This is an essential topic to cover because paying taxes is something all entrepreneurs and self-employed people have to do. Making a lot of money is great, but you have to plan for paying taxes. This includes putting money aside, keeping track of expenses, and working with a seasoned CPA. In this episode, Joe offers great advice that will hopefully save you time, money, and hassle.
Joe Saul-Sehy is the creator and co-host of the award-winning Stacking Benjamins podcast, one of the top personal finance podcasts in 2016. Joe is a former financial advisor (16 years) and represented American Express and Ameriprise in the media. He was the “Money Man” at Detroit television WXYZ-TV, appearing twice weekly. He’s appeared in Bride, Best Life, and Child magazines, the Los Angeles Times, Chicago Sun-Times, Detroit News and Baltimore Sun newspapers. He’s also appeared online in more than 200 different places, including CNBC.com and WSJ.com.
Time Stamped Show Notes
[4:30] Having no background with money education, Joe was hired by a friend as a financial advisor for a firm. His first year he made $85,000.
[6:20] Since a license is not hard to get, be sure to hire a financial advisor with at least 10 years of experience.
[9:20] Now knowing how taxes work, Joe didn’t know he had to keep track of every business expense, he wasn’t withholding money. When a CPA told him how much he would have to pay, he got angry at him.
[11:07] Being debt free is good but he owed over $20,000 of taxes. Had to think of a plan to pay.
[13:46] Joe’s thought were, if I don’t pay, I’ll make more money and pay later. Didn’t file taxes for two years and didn’t know about the failure to pay penalties.
[16:15] On the second year, he earned more money but didn’t put any away. At month 21, letters from the IRS started coming, after 4 or 5, Joe decided to look for help.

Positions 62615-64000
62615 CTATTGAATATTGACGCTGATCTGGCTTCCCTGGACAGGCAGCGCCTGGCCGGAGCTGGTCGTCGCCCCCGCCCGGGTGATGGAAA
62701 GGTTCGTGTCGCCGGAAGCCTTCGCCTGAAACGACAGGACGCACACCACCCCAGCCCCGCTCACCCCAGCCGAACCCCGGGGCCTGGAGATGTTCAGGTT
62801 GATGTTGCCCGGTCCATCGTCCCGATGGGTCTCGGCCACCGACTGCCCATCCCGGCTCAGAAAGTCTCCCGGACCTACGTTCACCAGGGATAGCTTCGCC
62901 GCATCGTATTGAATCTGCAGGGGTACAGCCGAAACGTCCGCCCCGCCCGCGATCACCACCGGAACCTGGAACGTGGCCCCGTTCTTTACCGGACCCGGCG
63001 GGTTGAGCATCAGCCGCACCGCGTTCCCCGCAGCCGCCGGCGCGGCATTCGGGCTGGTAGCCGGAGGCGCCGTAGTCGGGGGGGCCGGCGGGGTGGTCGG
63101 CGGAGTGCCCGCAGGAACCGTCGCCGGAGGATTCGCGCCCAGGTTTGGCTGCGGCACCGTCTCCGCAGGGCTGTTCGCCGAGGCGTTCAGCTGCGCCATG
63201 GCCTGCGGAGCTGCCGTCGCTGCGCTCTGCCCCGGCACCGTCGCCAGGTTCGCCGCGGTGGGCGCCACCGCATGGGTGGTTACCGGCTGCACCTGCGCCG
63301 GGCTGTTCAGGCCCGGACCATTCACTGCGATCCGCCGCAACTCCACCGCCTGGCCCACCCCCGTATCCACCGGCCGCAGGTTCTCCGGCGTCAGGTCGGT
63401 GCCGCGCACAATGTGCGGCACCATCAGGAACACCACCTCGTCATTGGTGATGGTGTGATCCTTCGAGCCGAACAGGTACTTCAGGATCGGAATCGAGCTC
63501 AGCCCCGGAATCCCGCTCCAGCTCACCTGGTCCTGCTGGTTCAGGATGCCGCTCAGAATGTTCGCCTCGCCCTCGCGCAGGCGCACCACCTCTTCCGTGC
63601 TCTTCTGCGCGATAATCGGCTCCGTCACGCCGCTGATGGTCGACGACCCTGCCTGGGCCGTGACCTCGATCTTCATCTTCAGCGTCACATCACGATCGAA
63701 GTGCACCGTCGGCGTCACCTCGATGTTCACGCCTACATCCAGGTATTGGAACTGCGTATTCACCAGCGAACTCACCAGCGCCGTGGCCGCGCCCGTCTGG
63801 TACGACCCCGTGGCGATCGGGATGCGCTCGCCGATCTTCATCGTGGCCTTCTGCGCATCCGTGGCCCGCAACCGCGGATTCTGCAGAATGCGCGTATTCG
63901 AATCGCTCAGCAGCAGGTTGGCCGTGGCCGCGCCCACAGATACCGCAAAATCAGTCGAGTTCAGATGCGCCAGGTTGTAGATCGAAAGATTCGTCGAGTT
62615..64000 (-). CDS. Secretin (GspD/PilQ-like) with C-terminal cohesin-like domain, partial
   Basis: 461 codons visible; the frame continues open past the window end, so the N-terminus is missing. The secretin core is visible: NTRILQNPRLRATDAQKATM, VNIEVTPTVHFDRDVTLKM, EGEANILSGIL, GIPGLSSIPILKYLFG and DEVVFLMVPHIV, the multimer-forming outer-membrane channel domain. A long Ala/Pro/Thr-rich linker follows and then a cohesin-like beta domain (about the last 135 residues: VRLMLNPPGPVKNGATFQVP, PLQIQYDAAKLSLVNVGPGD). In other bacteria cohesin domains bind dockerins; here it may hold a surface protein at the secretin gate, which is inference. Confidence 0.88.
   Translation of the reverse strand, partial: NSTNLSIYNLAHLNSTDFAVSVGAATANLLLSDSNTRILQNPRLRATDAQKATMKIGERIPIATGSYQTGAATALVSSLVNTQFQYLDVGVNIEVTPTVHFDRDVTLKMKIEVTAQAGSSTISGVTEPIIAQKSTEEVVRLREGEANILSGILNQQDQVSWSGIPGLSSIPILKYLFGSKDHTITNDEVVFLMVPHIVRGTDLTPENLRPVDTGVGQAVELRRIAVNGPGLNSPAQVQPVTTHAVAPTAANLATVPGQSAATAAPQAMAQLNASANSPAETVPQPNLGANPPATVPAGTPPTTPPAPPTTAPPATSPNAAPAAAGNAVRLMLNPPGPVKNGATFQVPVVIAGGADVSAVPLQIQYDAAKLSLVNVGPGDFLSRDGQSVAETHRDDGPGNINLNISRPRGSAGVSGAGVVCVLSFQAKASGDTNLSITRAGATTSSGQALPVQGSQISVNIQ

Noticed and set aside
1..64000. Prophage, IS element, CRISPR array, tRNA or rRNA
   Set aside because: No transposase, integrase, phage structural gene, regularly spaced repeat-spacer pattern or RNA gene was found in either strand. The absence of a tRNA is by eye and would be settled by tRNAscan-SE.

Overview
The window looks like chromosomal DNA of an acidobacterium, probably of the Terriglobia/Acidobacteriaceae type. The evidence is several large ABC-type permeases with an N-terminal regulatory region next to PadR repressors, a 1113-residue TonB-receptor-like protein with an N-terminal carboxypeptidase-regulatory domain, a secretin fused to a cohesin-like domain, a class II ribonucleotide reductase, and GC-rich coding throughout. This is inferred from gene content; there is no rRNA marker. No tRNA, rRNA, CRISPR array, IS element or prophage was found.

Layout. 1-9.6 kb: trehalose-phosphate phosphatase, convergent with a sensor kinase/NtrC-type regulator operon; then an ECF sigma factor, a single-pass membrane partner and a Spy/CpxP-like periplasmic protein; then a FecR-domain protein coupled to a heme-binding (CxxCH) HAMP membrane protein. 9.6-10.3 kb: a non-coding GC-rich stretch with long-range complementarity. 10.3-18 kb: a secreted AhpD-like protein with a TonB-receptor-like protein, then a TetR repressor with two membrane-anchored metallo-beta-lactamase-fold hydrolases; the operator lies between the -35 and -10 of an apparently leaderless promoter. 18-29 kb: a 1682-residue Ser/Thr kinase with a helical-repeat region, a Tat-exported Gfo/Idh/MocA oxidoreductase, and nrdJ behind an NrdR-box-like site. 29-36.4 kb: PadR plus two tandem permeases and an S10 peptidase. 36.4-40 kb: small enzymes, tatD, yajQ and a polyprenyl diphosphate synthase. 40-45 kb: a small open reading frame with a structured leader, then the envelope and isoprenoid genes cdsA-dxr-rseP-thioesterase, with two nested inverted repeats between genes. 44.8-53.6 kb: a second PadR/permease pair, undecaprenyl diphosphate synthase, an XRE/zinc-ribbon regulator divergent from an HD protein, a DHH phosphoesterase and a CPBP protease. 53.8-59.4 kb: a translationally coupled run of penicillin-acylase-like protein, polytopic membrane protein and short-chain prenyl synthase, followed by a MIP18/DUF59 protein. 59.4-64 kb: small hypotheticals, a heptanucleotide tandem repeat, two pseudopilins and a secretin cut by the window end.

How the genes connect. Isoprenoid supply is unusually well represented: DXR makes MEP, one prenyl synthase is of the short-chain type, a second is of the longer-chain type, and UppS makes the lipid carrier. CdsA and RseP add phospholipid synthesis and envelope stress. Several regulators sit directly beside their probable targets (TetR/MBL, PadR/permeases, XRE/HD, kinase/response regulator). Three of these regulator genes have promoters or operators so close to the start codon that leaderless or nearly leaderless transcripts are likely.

[18:35] Found a much better CPA who also was a counselor. They made a payment plan, filed paperwork to have some reductions and he was learning had taxes work.
[22:24] For his mistakes, Joe had to pay about half more than what he would’ve if he had filed on time.
[23:30] Learned to build income streams to make money in different ways and had better money management systems.
[23:04] Everybody makes mistakes and we don’t talk about those mistakes, but some don’t learn from them. Follow a process and talk about money.
[28:08] Failing Forward Segment
- What is the bottom line reason of this failure? – “I didn’t know how the rules work, when I do things now I make sure I know the lay of the land. Do some basic homework before you do anything.”
- What is the single most important lesson they and you learned from this? – “Not the mistake that I made but learning the lesson afterwards. Whenever I get payed to take a percentage in put it in a tax fund. Automate.”
- What are the major ways you protect yourself from future failures? – “Know how the rules work, have people that are more knowledgeable than you.”
- Who do you turn to when you need help? – “Roger Whitney, a CPA buddy who’s great, Of my co-host in the podcast and my coach for over 20 years, Mary Lou.”
- What advice would you give to someone in a similar position? – “Don’t bury your head. There’s this great quote from Jack Welch when he was at GE and he said something to the tune of: Don’t confront reality the way you wish it were, confront it the way it is.”
[34:55] late thirties mentor wrote a note leaving to do something else he like what he was doing but didn’t love it build up a pile of money other mountains to climb Everest twice, sold my business at 40, went to school to become a teacher. Financial stuff light way entertained learning by play
[38:55] Connect with Joe at email@example.com and find him on Twitter @AverageJoeMoney.
[40:12] Joe’s final thought: Pay the IRS and learn from my mistake. Get good help on your corner and keep listening to this podcast.